Category Archives: Press

Call to Action: NY State Spinal Cord Injury Research Program (SCIRP)

The NY State Spinal Cord Injury Research Program (SCIRP) continues in their endless effort toward finding a cure for Spinal Cord Injuries (SCI). Keith Gurgui, RCAL Systems Advocate, plays a major role in this effort and this SCIRP video. Please take a moment to watch this video and learn how you can help make a difference.

Video Link

The video explains how funding was created for this program in 1988, but taken away 12 years later. The #1 cause of Spinal Cord Injuries are Motor Vehicle Accidents. Initially, Paul Richter created a bill which would collect a surcharge on moving traffic violations, being these violations are linked to these injuries. While the surcharge is still being collected, it is not going to the NY SCI Research Program– it has been reallocated, though this was not the original statute of the law.

To voice your opinion and make a difference for people with SCI,  contact legislators and Gov. Cuomo and state, “I support the return of funds to the NY Spinal Cord Injury Research Program.”

New York State Assembly Members

Click here to contact Governor Cuomo [or call (518) 474-8390]

County Executive Announces a Continued Partnership with RCAL and OFA

County Executive, Mike Hein, announces a continued partnership with RCAL and Ulster County’s Office for the Aging.

Read the full story and more at

Posted: January 10, 2014

 Ancillary Services

Ancillary Services To Be Provided To Eligible Ulster County Seniors

Kingston, NY – Ulster County Executive Mike Hein visited one of the recipients of a recliner lift chair yesterday thanks to the continued partnership between the County Office for the Aging and the Resource Center for Accessible Living (RCAL).  Recliner lift chairs are electric recliners which allow the user to lie flat with feet above heart level and, which when reverted back to a seated position, can gradually lift the user up to standing position without any injury.  Through this partnership effort, several elderly consumers with ambulatory limitations have received lift chairs.

“Today I was excited to meet senior Margaret Hardin, who was a recipient of a recliner lift chair and was pleased to see her demonstrate how the lift chair works,” said County Executive Hein.  “Being able to help and enable seniors to remain in their homes is so important to both the individual and their families.  In actuality, we are able to provide more to those in need due to our community partners who are able to assist and help support local government efforts.  I would like to thank the Resource Center for Accessible Living for their continued service to those who need assistance in our County.”

“It is wonderful to have the help of the professionals of RCAL in helping the County provide our  seniors with this type of assistance so they can continue to live a lifestyle they are used to,” said Anne Cardinale, Director of the Ulster County Office for the Aging.  “It is a win- win for seniors, community organizations and an economic boost as well.”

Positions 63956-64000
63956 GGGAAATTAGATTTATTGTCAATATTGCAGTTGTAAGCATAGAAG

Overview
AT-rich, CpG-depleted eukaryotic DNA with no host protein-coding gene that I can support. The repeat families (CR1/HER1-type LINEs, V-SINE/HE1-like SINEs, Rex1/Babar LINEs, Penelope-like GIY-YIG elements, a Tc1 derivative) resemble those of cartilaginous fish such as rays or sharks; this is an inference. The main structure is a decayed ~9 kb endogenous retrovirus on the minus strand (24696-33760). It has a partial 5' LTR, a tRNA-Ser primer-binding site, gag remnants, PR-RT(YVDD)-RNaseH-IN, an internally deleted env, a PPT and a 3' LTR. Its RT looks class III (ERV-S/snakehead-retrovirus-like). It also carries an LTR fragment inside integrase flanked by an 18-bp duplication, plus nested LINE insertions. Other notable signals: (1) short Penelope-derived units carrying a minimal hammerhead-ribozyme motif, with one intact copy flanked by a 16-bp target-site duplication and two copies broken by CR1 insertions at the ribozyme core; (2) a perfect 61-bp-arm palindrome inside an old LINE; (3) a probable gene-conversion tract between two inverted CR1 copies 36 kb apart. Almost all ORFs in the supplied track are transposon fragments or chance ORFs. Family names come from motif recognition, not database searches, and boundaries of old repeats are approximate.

“Resource Center for Accessible Living (RCAL) is pleased to be partnering with the County Executive’s office to help Ulster County seniors age in place,” said Suzanne de Beaumont, Chief Operating Officer for the Resource Center for Accessible Living, Inc.  “Providing equipment or services can allow someone to remain in their own home and avoid institutional placement. County Executive Hein and his staff understand and support the desire to be independent in the community.  RCAL’s work with the County Executive’s Office has focused on the goal of independent living for everyone.”

Ancillary services are those services that maintain or promote the individual’s independence and addresses everyday tasks.  New York is fourth in the nation in the number of adults sixty and over.  Between 2000 and 2010, the number of individuals sixty and older has increased 15% statewide, however, in Ulster County it has increased by 21.4% during this same time. The need for elder care services will continue to increase.  Data proves that the cost of in-home services provided through an Area Office for the Aging costs $10,000 per year per person to continue to age at home versus an estimated $103,000/year in a nursing home.

According to the Association on Aging in New York, “Investing in community based services will postpone the need for more medically intensive and costly forms of care.”  Contact Anne Cardinale, Director Ulster County Office for the Aging for more information 845-340-3456.

Photo – Ulster County Executive Mike Hein, Ms. Margaret Hardin